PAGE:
around to listen for the phone and doorbell. Putting your compressor or vacuum
cleaner far away from you (preferably in another room) and using an extra long
hose is a viable solution. Drills produce far fewer decibels than these other
machines, and working within a cutting box can minimize even that.
Speaking of drills, they are designed to cut, right?
They aren’t picky about what they cut, either; they just go after whatever you
instruct them to cut. Please keep that uppermost in your mind when
you’re cutting an egg and your nose begins to itch. Put the drill down or turn
it off before you succumb to the urge to scratch. Dremel Tools revolving at
25,000 rpm’s and air tools revolving at 400,000+ rpm’s have several things
in common, the most important of which is that they are POWER TOOLS!! You need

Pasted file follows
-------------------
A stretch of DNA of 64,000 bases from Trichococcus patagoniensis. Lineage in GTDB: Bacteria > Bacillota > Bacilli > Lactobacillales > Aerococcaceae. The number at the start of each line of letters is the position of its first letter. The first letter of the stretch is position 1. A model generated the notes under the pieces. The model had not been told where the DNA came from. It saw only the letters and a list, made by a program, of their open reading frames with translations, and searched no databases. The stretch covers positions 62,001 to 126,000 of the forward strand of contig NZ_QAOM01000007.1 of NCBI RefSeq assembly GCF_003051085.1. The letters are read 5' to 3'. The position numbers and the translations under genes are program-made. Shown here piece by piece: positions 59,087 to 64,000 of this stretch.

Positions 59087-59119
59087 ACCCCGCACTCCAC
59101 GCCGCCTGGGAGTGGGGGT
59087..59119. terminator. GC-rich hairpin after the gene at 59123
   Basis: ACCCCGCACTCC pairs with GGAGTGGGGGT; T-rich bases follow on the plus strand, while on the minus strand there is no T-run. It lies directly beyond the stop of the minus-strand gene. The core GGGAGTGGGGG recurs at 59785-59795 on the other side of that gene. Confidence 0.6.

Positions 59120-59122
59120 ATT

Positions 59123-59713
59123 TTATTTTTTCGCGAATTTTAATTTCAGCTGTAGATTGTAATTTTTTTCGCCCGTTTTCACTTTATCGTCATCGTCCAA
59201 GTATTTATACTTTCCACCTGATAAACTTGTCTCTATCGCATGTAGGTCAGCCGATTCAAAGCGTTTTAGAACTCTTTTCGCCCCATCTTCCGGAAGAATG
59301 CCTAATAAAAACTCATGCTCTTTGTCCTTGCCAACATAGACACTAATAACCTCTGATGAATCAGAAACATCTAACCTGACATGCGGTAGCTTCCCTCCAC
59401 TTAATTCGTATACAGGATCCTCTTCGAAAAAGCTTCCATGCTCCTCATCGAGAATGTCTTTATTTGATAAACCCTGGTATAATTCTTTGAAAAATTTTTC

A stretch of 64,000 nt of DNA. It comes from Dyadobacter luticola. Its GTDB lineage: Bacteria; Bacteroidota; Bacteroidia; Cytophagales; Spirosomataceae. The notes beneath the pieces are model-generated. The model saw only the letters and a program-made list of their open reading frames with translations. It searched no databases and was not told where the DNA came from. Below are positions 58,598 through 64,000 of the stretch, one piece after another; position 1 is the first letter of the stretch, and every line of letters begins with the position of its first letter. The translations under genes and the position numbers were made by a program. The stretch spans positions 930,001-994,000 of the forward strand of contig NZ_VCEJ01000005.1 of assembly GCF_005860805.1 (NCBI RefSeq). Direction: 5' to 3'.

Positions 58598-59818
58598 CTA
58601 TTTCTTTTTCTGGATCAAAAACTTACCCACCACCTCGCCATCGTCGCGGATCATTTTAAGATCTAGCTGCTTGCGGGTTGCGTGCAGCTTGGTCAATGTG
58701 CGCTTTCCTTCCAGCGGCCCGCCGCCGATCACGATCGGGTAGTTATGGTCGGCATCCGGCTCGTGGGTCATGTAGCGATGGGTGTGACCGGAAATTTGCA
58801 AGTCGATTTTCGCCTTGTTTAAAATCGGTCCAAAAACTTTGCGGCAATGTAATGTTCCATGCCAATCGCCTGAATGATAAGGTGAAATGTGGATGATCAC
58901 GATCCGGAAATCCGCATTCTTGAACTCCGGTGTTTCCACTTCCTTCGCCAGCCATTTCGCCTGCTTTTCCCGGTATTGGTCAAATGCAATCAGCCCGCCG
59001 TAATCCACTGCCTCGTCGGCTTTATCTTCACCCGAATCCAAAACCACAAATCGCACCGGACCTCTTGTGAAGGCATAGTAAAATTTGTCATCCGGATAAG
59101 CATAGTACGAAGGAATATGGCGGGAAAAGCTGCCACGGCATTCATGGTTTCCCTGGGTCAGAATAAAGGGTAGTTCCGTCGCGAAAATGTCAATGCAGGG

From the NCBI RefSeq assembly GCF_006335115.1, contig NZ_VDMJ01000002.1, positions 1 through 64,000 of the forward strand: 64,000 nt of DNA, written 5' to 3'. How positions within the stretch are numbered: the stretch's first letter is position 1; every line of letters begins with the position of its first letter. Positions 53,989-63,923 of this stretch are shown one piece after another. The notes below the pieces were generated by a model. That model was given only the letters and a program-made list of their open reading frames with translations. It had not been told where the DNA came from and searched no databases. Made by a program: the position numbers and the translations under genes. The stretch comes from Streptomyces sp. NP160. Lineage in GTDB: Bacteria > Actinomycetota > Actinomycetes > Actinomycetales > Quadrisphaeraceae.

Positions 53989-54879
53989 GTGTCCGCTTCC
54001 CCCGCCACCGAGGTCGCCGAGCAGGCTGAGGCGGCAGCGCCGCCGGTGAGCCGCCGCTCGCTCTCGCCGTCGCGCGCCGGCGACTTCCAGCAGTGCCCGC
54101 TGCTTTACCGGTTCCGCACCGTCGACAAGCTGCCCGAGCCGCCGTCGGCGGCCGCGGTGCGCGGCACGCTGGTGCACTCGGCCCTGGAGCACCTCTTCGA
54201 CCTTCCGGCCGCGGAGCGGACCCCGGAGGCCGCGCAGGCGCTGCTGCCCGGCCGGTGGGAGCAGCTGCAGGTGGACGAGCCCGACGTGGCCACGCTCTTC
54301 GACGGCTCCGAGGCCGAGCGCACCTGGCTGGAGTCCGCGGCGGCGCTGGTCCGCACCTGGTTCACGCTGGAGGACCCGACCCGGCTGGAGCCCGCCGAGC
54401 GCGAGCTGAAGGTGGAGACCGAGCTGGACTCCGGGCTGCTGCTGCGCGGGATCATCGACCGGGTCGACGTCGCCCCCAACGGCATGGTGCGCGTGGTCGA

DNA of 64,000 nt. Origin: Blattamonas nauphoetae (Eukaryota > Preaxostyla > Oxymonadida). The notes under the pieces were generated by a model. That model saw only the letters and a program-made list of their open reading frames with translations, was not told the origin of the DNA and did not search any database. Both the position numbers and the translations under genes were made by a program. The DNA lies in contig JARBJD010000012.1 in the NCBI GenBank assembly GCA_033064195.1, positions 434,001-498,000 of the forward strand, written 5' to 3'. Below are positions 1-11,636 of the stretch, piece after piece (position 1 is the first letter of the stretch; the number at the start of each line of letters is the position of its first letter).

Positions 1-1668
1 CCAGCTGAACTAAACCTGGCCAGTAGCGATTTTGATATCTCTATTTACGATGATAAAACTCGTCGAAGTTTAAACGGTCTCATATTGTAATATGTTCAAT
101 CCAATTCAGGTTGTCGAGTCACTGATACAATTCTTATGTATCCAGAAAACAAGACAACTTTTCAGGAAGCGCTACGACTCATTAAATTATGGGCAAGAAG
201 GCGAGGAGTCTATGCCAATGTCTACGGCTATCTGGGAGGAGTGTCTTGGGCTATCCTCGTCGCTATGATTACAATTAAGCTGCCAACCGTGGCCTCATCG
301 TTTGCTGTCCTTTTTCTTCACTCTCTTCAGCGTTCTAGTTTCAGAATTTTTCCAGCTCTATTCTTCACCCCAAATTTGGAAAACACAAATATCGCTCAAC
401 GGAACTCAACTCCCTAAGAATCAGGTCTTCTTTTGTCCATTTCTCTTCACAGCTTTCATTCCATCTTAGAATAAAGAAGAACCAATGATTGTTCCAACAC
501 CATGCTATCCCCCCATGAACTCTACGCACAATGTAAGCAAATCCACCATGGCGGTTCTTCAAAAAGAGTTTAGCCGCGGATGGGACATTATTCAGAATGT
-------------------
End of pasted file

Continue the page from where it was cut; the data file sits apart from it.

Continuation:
to observe the same safety rules as factory workers in terms of keeping your
long hair pulled back, avoiding baggy clothes and keeping your workspace tidy.
Forgetting any of these precautions can cause major problems, okay? I hesitate
to mention this because it seems so obvious, but here goes… when changing bits
in your Dremel, turn it off or unplug it! When changing burs in your air tool,
cut off the air supply first! And, in the case of air tools specifically,
don’t supply your tool with more air pressure than the manufacturer
recommends. At best, you’ll burn up your turbine. At worst, you could
experience a bursting drill. Likewise pay attention to the burs you use in air
tools. Not all burs that you might be able to get are rated for such high
speeds. Just because they fit a dental drill doesn’t mean they have a high
speed rating… 90% of the drills that dentists use run slower than a typical
Dremel. Oh, and if you’re using an air compressor with an air tank on it, you
must empty the moisture from the tank regularly. Moisture that sits around in